John Eastman, chairman of the anti-gay National Organization for Marriage, shockingly and patronizingly denigrated adoption in an interview with the Associated Press, calling it the "second-best option" for families.
Eastman wasn't discussing adoption by same-sex couples, but adoption by married opposite-sex couples -- and he wasn't smearing just any adoptive family, but the family of the Chief Justice of the United States, John G. Roberts. Incredibly, Eastman made the offensive comments even as he arrogantly predicted that Roberts would vote to preserve marriage discrimination.
The AP article points out that the nine Supreme Court justices have very diverse family lives -- there are unmarried justices, once-married justices, twice-married justices, justices with children, justices without children, justices with biological children, and justices with adopted children. Reporter Mark Sherman interviewed Andrew Cherlin, a Johns Hopkins University sociologist who studies families and public policy, who said that the justices' diverse family compositions may change the way they rule on marriage equality cases.
Gay marriage opponents said they are not worried about the votes of Roberts and Thomas.
"You're looking at what is the best course societywide to get you the optimal result in the widest variety of cases. That often is not open to people in individual cases. Certainly adoption in families headed, like Chief Roberts' family is, by a heterosexual couple, is by far the second-best option," said John Eastman, chairman of the National Organization for Marriage. Eastman also teaches law at Chapman University law school in Orange, Calif. [Emphasis mine]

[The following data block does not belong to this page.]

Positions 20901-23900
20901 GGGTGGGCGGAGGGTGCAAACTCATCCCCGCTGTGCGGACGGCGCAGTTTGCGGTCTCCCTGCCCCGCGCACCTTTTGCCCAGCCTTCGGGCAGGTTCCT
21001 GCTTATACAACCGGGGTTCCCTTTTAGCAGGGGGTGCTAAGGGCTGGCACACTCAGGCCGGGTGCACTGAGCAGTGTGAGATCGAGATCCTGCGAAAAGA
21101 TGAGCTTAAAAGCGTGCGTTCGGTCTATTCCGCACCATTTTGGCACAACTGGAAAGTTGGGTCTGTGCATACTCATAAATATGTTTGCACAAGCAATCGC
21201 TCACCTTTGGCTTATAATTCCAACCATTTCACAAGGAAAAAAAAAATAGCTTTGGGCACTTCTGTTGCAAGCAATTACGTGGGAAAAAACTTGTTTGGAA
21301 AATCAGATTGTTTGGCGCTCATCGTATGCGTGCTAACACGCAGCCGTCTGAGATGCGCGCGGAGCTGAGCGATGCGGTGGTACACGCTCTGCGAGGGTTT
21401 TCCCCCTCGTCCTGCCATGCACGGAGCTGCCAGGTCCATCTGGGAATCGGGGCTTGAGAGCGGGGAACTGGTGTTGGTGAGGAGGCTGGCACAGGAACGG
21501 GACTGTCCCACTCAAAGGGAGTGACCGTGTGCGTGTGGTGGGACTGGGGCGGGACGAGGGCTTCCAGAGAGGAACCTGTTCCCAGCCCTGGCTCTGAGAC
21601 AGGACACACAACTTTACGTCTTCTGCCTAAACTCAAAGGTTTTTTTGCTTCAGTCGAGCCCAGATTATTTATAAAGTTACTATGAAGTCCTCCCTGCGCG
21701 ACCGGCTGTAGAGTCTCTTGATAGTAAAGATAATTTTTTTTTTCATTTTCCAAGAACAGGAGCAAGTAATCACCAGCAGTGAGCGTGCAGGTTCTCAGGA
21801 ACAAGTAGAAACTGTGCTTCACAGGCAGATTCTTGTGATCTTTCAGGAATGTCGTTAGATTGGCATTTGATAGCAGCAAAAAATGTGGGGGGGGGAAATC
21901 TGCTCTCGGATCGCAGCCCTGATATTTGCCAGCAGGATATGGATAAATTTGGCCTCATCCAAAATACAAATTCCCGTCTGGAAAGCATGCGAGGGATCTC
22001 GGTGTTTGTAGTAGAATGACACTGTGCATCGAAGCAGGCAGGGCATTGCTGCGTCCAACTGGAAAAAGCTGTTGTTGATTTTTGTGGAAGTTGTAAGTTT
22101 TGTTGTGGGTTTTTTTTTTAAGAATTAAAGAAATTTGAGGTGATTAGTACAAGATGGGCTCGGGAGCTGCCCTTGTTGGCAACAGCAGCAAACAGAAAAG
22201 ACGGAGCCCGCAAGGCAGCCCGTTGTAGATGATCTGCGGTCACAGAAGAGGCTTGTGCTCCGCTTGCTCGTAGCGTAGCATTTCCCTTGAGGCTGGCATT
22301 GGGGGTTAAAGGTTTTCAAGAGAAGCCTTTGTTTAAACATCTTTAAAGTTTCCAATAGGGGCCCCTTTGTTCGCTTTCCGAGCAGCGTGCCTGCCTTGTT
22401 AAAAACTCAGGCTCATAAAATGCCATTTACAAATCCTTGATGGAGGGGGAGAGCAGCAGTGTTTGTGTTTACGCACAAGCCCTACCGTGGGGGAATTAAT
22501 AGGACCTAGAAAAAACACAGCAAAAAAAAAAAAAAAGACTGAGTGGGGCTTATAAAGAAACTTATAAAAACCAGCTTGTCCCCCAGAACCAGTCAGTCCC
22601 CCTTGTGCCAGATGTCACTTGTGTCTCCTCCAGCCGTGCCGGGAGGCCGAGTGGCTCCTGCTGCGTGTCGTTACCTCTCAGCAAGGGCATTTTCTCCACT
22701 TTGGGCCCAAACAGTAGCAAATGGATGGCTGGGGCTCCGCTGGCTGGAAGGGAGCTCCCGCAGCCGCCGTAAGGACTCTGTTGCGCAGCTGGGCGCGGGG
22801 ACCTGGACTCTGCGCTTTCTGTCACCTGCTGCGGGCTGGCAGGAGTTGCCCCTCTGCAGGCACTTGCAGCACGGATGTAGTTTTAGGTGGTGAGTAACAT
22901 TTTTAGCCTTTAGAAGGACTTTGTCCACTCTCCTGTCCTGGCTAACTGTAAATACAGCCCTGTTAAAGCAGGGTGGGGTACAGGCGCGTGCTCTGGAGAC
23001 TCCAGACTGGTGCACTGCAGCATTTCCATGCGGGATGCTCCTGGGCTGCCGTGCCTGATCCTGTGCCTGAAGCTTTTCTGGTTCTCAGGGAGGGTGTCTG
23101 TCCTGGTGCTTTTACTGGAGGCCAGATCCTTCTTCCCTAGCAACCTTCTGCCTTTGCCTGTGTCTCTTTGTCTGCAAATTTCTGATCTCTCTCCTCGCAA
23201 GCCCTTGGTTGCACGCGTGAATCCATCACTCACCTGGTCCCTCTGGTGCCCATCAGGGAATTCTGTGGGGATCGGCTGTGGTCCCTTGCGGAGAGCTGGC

Chief Justice Roberts and his wife Jane are the parents of two 12-year-old children, Jack and Josie, whom they adopted as babies in 2000.
The so-called "National Organization for Marriage" is apparently so desperate to degrade same-sex couples and their families that they're willing to stigmatize any family that doesn't fit into the mold they've arbitrarily chosen as their ideal. NOM is essentially saying to children who aren't being raised by the parents from whose loins they sprang, and to parents who've built their families through any method other than procreative, heterosexual, post-marital sex, that their families are inferior, sub-standard, "second-best."
In my view, Eastman's comments are especially vile given the well-known fact that many adopted children struggle with feeling unwanted and unloved. His ugly words strike right at the heart of that vulnerability. What a disgusting slap in the face to those kids and to the loving parents -- straight or gay -- who welcome them into their families. Shame.